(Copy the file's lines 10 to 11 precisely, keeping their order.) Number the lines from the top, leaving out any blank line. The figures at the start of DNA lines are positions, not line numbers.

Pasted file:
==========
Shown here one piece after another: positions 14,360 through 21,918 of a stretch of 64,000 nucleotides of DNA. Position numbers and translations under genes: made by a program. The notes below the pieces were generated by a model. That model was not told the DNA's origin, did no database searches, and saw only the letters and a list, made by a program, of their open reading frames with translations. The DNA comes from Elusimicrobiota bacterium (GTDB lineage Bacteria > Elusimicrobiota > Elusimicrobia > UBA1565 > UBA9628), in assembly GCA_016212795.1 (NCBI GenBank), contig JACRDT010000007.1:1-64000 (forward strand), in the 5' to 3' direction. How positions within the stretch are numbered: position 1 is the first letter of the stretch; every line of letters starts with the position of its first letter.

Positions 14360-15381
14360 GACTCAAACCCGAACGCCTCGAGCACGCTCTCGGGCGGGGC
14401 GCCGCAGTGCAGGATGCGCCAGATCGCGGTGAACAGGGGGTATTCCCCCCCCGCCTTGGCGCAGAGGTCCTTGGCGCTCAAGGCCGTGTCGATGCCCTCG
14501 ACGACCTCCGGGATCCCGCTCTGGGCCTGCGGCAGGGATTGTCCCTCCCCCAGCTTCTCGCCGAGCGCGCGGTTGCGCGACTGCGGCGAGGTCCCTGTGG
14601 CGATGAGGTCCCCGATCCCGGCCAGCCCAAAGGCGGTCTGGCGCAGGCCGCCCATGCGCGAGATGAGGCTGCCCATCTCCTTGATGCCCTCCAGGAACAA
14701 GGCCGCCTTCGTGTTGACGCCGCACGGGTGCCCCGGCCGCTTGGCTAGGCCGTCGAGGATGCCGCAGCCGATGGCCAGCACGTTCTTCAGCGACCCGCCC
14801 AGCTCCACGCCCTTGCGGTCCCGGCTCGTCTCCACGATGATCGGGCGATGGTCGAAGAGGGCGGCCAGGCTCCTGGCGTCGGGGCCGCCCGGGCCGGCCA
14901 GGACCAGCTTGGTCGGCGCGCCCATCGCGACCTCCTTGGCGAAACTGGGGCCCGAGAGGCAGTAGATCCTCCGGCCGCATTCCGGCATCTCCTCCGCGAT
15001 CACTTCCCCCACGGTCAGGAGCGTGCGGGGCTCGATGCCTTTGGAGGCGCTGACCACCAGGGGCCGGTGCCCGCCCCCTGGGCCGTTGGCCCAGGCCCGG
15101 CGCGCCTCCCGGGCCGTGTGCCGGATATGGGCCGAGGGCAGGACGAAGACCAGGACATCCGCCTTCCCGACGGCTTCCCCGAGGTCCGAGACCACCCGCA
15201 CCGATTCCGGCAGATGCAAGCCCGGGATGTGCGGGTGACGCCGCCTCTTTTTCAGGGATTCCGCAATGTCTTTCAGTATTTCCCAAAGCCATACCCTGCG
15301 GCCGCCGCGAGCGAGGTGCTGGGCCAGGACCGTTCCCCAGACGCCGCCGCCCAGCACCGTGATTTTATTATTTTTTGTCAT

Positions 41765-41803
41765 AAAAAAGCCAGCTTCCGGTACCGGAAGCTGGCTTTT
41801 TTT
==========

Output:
15001 CACTTCCCCCACGGTCAGGAGCGTGCGGGGCTCGATGCCTTTGGAGGCGCTGACCACCAGGGGCCGGTGCCCGCCCCCTGGGCCGTTGGCCCAGGCCCGG
15101 CGCGCCTCCCGGGCCGTGTGCCGGATATGGGCCGAGGGCAGGACGAAGACCAGGACATCCGCCTTCCCGACGGCTTCCCCGAGGTCCGAGACCACCCGCA